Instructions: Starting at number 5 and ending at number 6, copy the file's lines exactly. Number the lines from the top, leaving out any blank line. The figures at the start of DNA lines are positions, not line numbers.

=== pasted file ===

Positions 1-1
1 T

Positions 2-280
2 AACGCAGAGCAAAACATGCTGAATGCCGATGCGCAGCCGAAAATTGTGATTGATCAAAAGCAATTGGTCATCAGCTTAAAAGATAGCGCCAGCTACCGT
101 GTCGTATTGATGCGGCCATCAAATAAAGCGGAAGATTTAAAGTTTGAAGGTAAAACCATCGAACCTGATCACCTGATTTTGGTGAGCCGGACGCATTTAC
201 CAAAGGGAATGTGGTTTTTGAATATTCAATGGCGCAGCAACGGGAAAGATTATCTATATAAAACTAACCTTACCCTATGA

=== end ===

101 GTCGTATTGATGCGGCCATCAAATAAAGCGGAAGATTTAAAGTTTGAAGGTAAAACCATCGAACCTGATCACCTGATTTTGGTGAGCCGGACGCATTTAC
201 CAAAGGGAATGTGGTTTTTGAATATTCAATGGCGCAGCAACGGGAAAGATTATCTATATAAAACTAACCTTACCCTATGA